FHWA budget seeks $67 million for ferry boat program

Lake-HavasuAPRIL 11, 2013 — Buried away in the FY 2014 budget request for the Federal Highways Administration (FHA) is a $67 million request for the Construction of Ferry Boats and Ferry Terminal Facilities program.

In its justification for the request, the FHA says that "ferry services are important connections on the network of Federal-aid highways. Often times these carry significant numbers of passengers and vehicles. In many case they are the only reasonable form of transportation, particularly on coastal islands which have year round residents."

P/V Tecopa is an example of the type of vessel that has been built with the aid of FHA Ferry Boat funding

"The Ferry Boats and Ferry Terminal Facilities program and its predecessor the Ferry Boat Discretionary program," says FHA, "have provided valuable assistance to help States and other entities to replace or acquire new ferry boats; replace propulsion systems with newer cleaner and more energy efficient power plants; update navigational control system; construct new terminals; improve access for the disabled; and replace and construct new docking facilities.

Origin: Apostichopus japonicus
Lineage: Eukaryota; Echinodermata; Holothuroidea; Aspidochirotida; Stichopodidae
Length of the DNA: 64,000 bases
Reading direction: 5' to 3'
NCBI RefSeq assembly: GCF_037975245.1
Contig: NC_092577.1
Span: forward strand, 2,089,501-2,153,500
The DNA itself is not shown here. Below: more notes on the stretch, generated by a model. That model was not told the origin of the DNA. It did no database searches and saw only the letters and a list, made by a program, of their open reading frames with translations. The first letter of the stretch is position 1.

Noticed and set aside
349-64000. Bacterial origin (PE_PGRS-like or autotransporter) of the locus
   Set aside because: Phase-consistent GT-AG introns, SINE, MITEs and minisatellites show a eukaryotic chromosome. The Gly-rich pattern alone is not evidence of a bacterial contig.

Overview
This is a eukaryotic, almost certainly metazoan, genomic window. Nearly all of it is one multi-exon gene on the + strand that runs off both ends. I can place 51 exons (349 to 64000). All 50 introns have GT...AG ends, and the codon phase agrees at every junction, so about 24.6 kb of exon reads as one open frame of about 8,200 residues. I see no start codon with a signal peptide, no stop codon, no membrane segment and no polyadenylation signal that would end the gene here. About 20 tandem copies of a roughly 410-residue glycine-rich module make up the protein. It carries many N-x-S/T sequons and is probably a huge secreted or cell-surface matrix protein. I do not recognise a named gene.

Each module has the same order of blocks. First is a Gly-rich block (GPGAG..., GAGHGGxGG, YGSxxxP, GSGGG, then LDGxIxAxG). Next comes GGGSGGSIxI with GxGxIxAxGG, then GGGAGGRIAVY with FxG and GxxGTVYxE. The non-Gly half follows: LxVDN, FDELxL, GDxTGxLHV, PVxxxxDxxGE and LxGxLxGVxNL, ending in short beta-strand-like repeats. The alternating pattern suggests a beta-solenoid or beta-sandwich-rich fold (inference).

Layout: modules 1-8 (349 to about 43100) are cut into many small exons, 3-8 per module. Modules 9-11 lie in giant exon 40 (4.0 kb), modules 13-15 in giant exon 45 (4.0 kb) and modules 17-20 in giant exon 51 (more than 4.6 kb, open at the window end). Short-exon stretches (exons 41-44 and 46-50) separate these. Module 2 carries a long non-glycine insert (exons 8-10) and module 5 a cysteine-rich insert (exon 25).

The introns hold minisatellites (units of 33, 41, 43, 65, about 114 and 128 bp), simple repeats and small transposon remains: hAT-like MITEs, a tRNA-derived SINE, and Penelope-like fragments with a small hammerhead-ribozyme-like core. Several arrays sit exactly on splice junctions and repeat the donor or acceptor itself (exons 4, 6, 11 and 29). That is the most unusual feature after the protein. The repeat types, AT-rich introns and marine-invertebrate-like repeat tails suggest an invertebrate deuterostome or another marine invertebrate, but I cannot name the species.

"The requested $67 million represents an amount equal to the authorized funding level for FY 2013, and is the same as the funding level for recent years. This funding level is necessary in order to maintain important transportation connections on the Federal-aid highway system, as well as provide access to remote areas where other modes of transportation may not be available for passengers and vehicles."

An example of the type of vessel that has been funded from this program and its predecessors is the P/V Tecopa, a 65 ft passenger catamaran for the Chemehuevi Transit Authority of Lake Havasu, CA, that was delivered by Kvichak Marine Industries, Seattle, at the end of last year.

Financed with the support of a $2,915,000 grant under the FY 2011 Ferry Boat Discretionary Award program,Tecopa was sea trialed in Seattle then disassembled and loaded on two trucks and shipped to Havasu Landing, Calif., where it was reassembled by Kvichak with support from the Chemehuevi tribe. Its maiden voyage was on December 3, 2012 (see earlier story).

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